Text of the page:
An August rate rise seems highly likely amidst reports that the UK’s services sector, which accounts for 80% of GDP saw activity rising faster than expected.  The services sector has had its fastest rise since last October.

The IHS Markit/CIPS services Purchasing Managers’ Index (PMI) unexpectedly rose to an eight-month high of 55.1 in June, beating economists’ average forecast in a Reuters poll for it to remain unchanged at 54.0. Any reading above 50 indicates an expansion rather than a contraction.

It estimated that UK gross domestic product (GDP) rose by 0.4% in the three months to June, compared with a 0.2% rise in the first three months of the year.

The pound rose to $1.3201, a five-day high, from $1.3176 and away from 2018 lows hit last week of $1.3050 and  the pound was up 0.2 percent against the euro at 88.18 pence.

Chris Williamson, IHS chief business economist said the reading added to signs that the economy rebounded in the second quarter.

He said it “opens the door for an August rate hike”.  Mr Williamson added, “The sharp rise in business costs, linked to surging oil prices and the need to offer higher wages, suggests inflation will also pick up again from its current rate of 2.4%.”

“Nonetheless, there were again reports that Brexit-related uncertainty had held back business investment, particularly in relation to spending by large corporate clients.”

Naeem Aslam, chief markets strategist at Think Markets UK said,  “The momentum continues for the British economy, the services PMI data has lifted hopes that the Bank of England will raise rates sooner rather than later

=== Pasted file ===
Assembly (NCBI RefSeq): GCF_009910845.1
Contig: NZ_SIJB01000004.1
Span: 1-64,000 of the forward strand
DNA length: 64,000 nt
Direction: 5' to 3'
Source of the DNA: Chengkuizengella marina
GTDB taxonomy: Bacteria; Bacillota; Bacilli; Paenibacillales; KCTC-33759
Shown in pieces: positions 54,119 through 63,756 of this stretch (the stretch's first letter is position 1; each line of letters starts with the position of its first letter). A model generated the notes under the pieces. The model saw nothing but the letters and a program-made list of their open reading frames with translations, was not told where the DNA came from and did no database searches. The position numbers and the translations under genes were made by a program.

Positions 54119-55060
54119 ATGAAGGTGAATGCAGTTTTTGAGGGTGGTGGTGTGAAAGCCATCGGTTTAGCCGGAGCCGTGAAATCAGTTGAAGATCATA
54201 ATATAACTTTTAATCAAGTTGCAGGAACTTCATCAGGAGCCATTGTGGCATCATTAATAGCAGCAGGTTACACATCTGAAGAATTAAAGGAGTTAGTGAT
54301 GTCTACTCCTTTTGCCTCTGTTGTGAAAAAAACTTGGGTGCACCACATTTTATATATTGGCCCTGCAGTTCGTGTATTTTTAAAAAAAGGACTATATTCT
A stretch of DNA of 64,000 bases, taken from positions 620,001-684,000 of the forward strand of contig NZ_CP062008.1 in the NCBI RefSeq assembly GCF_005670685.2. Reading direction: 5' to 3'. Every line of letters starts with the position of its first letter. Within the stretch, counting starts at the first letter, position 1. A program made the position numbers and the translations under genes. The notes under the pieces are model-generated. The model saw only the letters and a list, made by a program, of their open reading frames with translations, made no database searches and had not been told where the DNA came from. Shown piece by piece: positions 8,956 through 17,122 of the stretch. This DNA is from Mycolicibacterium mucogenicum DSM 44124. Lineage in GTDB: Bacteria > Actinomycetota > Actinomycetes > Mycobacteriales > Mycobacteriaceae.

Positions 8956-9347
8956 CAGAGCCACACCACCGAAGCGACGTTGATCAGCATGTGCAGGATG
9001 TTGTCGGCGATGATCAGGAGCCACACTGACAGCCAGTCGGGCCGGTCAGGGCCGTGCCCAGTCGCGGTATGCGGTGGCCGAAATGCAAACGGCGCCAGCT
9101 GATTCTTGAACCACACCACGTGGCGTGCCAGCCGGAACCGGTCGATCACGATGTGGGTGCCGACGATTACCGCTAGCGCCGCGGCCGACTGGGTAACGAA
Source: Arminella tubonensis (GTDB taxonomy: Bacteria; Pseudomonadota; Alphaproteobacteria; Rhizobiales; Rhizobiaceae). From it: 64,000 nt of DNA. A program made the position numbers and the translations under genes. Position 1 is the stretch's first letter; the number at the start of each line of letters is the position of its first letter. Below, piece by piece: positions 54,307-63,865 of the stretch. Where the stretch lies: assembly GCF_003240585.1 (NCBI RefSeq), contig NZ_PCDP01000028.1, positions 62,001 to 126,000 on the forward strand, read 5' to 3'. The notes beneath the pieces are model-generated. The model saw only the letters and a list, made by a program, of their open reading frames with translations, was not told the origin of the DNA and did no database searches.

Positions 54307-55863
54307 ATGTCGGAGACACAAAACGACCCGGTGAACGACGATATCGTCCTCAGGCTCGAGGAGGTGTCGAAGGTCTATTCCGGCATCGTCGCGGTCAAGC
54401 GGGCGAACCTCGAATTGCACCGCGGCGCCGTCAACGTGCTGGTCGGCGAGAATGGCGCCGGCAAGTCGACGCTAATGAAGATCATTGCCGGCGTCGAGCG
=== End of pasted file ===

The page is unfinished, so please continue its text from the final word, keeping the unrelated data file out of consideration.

Markets are pricing in an 88-percent chance of a single 25-basis-point increase by the end of 2018 and a 53-percent chance of an August rate hike.

Howard Archer, an economist with the EY Item Club, said: “The improved services survey completes an overall stronger set of purchasing managers’ surveys pointing to the economy warming up in June.”

A member of the Bank of England’s Monetary Policy Committee (MPC) told CNBC on Tuesday that the Bank of England (BOE) might surprise markets with a faster increase in interest rates than is currently expected.

Market players have priced in a little bit more than one rate hike over the next 12 months. But, according to the BOE’s Michael Saunders, this might be too cautious. He said, “If the economy plays out as I expect, it may be that rates need to go up a little faster than that.”

Mr Saunders added, “My expectation, conditioned on Brexit unfolding in sort of a smooth and gradual way, the economy will continue to grow at around the pace we have seen over the last couple of years, I expect the jobless rate to fall a little further; and pay growth will pick up a bit. Against that background, I think that yes, rates might need to rise a little faster.”

However, Saunders highlighted that even if rates go up at a faster pace than markets expect, this will be done in a gradual way. “The general picture is still limited and gradual, not too far and not too fast,” he said.

He continued saying “The UK.’s a very globalized economy, large exporter, and also has large foreign direct investment in the UK and so swings in global growth have a big effect on the UK. If you were to get a retreat from freer global trade that also could affect the UK. growth outlook.”

However, he pointed out that, to date, the data has been positive and there are yet no signs that rising tensions in global trade have dented the U.K. economy.

“So far, in the surveys of export orders, it looks as if what we’ve seen externally is not significantly, not having a major effect, on UK. export growth. But clearly it’s a thing which we are keeping a close eye on.”